What Are The Worst Apples For Applesauce? (Must Know)

Last updated on October 26th, 2022 at 05:20 pm

The sweet and tasty result of boiling, peeling, and pureeing apples for your applesauce; what about them apples?

After making your first batch of homemade applesauce, you might wonder what kind of apples to use in the future. Which are the best and worst apples for applesauce? 

Not all apples are created equal, so if you want to make the best applesauce possible, it’s essential to use the right apple for the job.

Here’s how to tell which varieties will give you the best tasting results and which ones you should avoid at all costs! This article covers which the worst apples for applesauce are.

There are bad apples for making your applesauce; these aren’t totally bad, but just are’ suitable for making applesauce. Among these are Red Delicious apples, Gala, Fuji, and McIntosh. Although we still use some of these apples in our applesauce, they have to be mixed with other varieties for you to get a good result.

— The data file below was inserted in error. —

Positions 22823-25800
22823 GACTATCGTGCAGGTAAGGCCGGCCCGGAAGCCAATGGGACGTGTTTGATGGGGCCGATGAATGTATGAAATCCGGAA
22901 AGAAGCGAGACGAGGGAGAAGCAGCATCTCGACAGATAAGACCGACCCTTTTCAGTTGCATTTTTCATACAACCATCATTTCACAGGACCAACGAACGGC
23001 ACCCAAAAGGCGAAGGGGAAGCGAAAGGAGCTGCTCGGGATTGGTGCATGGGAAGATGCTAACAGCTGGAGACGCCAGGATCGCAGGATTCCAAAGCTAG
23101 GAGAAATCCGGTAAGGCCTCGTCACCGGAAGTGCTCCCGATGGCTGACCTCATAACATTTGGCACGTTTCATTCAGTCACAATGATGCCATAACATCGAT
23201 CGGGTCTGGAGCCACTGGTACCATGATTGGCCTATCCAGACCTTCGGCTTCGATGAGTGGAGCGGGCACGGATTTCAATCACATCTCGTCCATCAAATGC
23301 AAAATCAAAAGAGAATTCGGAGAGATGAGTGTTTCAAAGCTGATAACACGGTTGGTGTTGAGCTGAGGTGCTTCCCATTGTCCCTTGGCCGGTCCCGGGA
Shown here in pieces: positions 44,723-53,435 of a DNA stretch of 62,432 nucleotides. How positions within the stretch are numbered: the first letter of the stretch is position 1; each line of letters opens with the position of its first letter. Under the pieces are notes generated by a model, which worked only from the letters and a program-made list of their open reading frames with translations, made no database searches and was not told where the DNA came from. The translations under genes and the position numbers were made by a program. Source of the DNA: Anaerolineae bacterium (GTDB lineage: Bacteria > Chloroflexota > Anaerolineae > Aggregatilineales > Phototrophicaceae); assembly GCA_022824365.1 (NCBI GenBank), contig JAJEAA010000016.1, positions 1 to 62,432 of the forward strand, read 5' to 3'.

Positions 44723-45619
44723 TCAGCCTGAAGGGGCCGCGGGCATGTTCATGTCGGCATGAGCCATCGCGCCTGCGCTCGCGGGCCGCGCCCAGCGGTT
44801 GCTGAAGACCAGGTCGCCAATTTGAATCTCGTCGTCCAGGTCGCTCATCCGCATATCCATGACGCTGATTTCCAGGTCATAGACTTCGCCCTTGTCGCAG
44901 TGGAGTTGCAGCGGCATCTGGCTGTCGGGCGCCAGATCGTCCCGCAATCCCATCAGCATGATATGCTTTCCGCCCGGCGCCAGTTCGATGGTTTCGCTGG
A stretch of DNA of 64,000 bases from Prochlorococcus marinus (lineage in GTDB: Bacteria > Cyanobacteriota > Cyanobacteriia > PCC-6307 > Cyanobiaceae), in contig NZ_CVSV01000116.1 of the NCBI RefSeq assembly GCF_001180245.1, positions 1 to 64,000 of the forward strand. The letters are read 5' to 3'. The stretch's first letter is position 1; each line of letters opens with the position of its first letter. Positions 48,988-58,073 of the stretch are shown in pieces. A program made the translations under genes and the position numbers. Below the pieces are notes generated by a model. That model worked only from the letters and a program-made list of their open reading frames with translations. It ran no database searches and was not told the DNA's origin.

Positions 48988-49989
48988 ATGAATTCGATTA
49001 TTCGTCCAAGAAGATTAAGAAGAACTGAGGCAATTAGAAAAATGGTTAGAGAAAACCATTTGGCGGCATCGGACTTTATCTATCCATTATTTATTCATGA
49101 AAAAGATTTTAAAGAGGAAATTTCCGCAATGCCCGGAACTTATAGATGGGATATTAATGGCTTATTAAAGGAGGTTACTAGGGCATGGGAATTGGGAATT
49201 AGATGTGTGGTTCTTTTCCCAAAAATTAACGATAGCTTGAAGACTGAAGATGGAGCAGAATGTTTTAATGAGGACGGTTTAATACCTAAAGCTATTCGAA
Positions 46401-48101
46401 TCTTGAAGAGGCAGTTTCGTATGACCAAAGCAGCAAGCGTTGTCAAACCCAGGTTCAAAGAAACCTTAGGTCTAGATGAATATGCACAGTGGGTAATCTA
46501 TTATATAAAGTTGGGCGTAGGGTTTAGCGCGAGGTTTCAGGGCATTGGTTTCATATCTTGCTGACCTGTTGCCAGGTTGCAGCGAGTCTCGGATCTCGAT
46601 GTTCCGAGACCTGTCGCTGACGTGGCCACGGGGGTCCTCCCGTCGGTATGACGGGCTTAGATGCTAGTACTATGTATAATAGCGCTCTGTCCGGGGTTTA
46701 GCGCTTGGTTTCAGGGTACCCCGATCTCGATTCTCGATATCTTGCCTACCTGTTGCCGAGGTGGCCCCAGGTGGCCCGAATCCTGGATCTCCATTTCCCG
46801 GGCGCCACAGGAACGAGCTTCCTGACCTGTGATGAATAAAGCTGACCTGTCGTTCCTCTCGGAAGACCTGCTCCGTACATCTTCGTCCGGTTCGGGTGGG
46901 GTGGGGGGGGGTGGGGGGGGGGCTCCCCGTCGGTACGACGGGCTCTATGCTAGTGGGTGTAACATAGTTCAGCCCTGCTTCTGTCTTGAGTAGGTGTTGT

Which Apples Don’t Have the Right Flavor Punch?

What Are the Worst Apples for Applesauce

While there are many different types of apples, not all make good applesauce.

The best applesauce apples are those with a lot of natural sugar and a strong flavor. So, which apples should you avoid?

Suppose you want to make applesauce that will impress your friends and family, avoid those varieties of apples that don’t have much flavor.

Stay away from Red Delicious, Fuji, Gala, and McIntosh.